8 June – LAWFUEL – The Law News Network – Two New Jersey residents …

8 June – LAWFUEL – The Law News Network – Two New Jersey residents who operated a $2.7 million “bust-out” scheme in the Koreatown section of Los Angeles have been convicted on a host of federal fraud charges and today a jury determined that two luxury homes they purchased with their ill-gotten gains should be forfeited.

Mi Suk Yi, 38, and her husband, Paul Amorello, 48, both of Saddle River, New Jersey, operated an elaborate fraud scheme in which they defrauded five banks out of $2.5 million and then laundered more than $1.2 million of the funds. They eventually used the money to purchase two homes. Essentially, from April 2000 until December 2002, Yi and Amorello exploited loopholes in the banks’ credit line programs to obtain the money and then created fake identities to hide and launder the money.

The bulk of the criminal charges were decided last Wednesday by a federal jury in Los Angeles. Both defendants were convicted of conspiracy and 12 counts of bank fraud. Yi was also found guilty of furnishing false information to the Commissioner of Social Security and 11 counts of money laundering. Amorello was also found guilty of misusing a social security number, structuring a transaction to avoid the requirement that cash transactions of more than $10,000 be reported to the Internal Revenue Service and six counts of money laundering.

Today, the jury in the case found that the defendants’ should forfeit the two homes that they purchased in New Jersey with proceeds from the fraud scheme.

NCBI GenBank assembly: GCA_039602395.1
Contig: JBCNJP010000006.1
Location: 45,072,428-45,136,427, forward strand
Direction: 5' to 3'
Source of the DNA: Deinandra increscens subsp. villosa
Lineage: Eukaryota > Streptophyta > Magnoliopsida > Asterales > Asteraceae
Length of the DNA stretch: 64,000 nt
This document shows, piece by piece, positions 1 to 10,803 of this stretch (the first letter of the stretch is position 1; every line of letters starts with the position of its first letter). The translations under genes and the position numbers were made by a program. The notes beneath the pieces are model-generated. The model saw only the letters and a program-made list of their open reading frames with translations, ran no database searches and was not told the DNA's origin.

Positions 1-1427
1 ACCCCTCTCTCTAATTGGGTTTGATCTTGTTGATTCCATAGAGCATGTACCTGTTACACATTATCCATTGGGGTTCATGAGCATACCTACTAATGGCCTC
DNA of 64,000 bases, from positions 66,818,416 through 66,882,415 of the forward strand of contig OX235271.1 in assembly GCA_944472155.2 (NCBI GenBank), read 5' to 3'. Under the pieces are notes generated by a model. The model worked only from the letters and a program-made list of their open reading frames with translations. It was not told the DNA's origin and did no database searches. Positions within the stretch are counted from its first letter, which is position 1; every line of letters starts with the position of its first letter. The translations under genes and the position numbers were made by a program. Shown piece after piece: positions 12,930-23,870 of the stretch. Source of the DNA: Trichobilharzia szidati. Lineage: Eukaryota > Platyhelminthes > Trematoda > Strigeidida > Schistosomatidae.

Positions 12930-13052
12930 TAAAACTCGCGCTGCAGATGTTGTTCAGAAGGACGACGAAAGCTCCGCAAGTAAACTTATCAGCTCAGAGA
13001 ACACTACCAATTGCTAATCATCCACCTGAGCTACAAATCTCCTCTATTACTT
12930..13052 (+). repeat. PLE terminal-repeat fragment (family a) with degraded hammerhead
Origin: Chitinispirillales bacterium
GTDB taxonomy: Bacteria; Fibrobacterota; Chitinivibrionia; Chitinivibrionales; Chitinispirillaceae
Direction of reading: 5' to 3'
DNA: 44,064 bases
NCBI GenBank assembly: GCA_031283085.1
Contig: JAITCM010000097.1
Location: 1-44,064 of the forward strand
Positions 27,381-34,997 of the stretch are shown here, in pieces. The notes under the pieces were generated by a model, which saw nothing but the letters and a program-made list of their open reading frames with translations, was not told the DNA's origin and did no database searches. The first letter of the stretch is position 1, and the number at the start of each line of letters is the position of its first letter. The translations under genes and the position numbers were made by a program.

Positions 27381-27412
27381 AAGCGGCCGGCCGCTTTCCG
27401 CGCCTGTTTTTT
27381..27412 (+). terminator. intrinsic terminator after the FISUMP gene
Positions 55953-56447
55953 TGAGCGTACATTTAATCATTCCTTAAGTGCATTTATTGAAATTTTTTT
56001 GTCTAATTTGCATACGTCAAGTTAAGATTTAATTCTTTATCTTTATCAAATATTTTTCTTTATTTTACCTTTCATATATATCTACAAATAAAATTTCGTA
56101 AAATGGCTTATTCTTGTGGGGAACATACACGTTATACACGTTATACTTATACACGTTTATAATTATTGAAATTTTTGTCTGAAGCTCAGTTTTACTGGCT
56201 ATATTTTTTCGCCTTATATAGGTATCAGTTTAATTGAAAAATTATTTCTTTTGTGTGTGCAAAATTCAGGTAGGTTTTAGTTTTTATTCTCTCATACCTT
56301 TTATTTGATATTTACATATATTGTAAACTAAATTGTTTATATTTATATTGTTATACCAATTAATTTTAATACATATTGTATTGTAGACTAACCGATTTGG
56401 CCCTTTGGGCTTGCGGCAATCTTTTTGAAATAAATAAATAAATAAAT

The bank fraud charges related to a scheme that cost Bank of America, Wells Fargo Bank and other major banks approximately $2.7 million. Yi and Amorello operated a “bust-out” scheme by manipulating business and home equity lines of credit extended by the banks. Yi and Amorello accessed the lines of credit, which had been obtained by others, and then paid down the balances with worthless, insufficient-funds checks. After paying down the balances, the defendants quickly drew cash from the line of credit accounts before the payment checks bounced. When the checks bounced, the balances on the lines of credit shot up over the maximum limits, resulting in losses to the banks.

Yi and Amorello drove from New Jersey to California to perpetrate the fraud. In April 2000, Yi obtained a Social Security number in a false identity – “Koung Hee Kim” – by providing a false Korean passport and a false U.S. immigration document to a Social Security Administration office in Oxnard. Over the next two years, Yi and Amorello obtained false driver’s licenses from California and Arizona, using three false identities.

Yi and Amorello solicited Korean and Korean-American credit-holders by placing advertisements in local Korean-language newspapers. The ads claimed that Yi and Amorello could help people with a large amount of debt. In some cases, Yi and Amorello promised higher credit lines and then demanded fees from credit-holders. In other cases, Yi and Amorello obtained blank checks from people and used those checks to make payments on lines of credit held by others.

Yi and Amorello took most of the proceeds of the bust-out scheme and laundered them through bank accounts they had opened under the three false identities at numerous banks in Los Angeles and on the East Coast. In order to avoid detection, Yi and Amorello deposited the cash into these bank accounts in amounts less than $10,000. Ultimately, Yi and Amorello returned to their home state of New Jersey and bought two luxury homes with the cash. The total purchase price of both homes was almost $2 million, and Yi and Amorello put down more than $1.2 million of the fraud proceeds towards the homes.

Yi and Amorello were arrested in New Jersey on April 11, 2003, and they have been in custody ever since. They are scheduled to be sentenced by United States District Judge Christina A. Snyder on November 14. At sentencing, both defendants face maximum sentences of hundreds of years in prison.

The investigation in this case was conducted by the United States Secret Service and United States Postal Inspection Service.

Scroll to Top